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Mineral elements in temperate crop and pasture plants. 3. Copper

Gladstones, J.S., Loneragan, J.F. and Simmons, W.J. (1975) Mineral elements in temperate crop and pasture plants. 3. Copper. Australian Journal of Agricultural Research, 26 (1). pp. 113-126.

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Concentrations and total amounts of copper in the tops were measured in 24 varieties of 21 annual crop and pasture species, grown in the field on a lateritic gravelly sand with three levels of copper application and sampled at three growth stages and maturity. Copper applications at the normal commercial rate in Western Australia and at three times this rate did not increase yield. Both rates increased copper concentrations slightly in young plants, but this effect had largely disappeared by flowering. Copper application did not change the relative order of species when ranked according to their copper concentrations. Copper concentrations in the tops declined with age in all species, but at differing rates. All species continued to accumulate copper up to harvest 3 (near maturity), with the exception of lupins which suffered net losses from the tops after flowering. Species varied greatly in their copper concentrations. In cereals and grasses, copper concentrations increased linearly with increasing nitrogen contents, with a tendency towards higher copper/nitrogen ratios as concentrations of both elements increased. Legumes had higher copper concentrations than grasses and cereals, especially late in the growing season, but lower and more variable copper/nitrogen ratios. Within taxonomic groups, species adapted to sandy and copper-deficient soils tended to have the highest copper concentrations and copper/nitrogen ratios, and to translocate most copper to the seeds.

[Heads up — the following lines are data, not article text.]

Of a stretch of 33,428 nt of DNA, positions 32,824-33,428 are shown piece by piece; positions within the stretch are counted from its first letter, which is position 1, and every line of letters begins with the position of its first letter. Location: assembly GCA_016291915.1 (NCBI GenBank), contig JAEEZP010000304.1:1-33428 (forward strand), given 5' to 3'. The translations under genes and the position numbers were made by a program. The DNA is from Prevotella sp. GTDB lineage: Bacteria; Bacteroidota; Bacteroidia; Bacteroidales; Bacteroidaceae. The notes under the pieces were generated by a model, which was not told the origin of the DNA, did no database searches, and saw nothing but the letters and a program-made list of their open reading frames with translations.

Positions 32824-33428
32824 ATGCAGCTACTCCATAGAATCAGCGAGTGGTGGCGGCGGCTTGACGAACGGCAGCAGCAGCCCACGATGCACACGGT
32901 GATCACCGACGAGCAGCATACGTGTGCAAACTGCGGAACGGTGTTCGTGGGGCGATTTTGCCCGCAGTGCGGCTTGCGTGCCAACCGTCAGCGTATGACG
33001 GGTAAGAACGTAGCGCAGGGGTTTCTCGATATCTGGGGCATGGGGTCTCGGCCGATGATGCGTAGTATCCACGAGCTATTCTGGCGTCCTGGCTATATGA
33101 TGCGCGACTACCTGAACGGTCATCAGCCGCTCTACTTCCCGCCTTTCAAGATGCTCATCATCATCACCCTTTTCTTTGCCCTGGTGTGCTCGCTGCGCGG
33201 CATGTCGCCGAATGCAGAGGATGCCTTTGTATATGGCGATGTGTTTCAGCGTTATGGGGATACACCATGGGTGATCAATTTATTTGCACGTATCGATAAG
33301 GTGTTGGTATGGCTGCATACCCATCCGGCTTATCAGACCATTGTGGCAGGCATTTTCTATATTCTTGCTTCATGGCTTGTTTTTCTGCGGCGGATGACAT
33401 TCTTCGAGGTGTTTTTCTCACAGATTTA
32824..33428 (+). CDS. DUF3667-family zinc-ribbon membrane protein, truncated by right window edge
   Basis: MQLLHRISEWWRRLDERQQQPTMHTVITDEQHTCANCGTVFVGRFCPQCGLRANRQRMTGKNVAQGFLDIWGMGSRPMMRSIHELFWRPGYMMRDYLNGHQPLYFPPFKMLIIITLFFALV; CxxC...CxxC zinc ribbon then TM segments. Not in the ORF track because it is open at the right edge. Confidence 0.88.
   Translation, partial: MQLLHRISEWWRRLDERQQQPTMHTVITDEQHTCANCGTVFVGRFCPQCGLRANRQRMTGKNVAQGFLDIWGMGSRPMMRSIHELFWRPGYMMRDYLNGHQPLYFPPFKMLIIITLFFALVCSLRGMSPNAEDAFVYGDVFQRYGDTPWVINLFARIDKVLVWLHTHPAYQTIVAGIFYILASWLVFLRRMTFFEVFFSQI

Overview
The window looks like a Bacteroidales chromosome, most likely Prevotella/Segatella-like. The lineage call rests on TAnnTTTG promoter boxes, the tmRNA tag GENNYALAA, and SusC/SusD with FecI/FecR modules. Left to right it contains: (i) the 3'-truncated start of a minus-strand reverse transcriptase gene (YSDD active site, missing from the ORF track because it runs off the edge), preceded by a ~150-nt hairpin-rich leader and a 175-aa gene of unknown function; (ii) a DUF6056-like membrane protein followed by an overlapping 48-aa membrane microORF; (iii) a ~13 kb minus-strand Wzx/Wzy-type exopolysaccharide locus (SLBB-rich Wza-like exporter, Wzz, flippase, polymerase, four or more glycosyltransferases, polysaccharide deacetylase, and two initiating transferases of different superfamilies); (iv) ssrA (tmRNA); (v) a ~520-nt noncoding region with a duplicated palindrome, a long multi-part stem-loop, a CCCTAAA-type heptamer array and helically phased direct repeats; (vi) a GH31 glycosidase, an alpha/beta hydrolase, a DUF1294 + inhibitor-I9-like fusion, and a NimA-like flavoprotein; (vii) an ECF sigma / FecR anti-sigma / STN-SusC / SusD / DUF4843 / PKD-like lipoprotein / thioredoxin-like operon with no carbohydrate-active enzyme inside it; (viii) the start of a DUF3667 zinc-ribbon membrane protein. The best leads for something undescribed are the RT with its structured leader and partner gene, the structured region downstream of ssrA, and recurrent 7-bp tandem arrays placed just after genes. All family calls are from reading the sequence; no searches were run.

Item Type: Journal Article
Murdoch Affiliation(s): School of Environmental and Life Sciences
Publisher: CSIRO
Copyright: © 1975, CSIRO.
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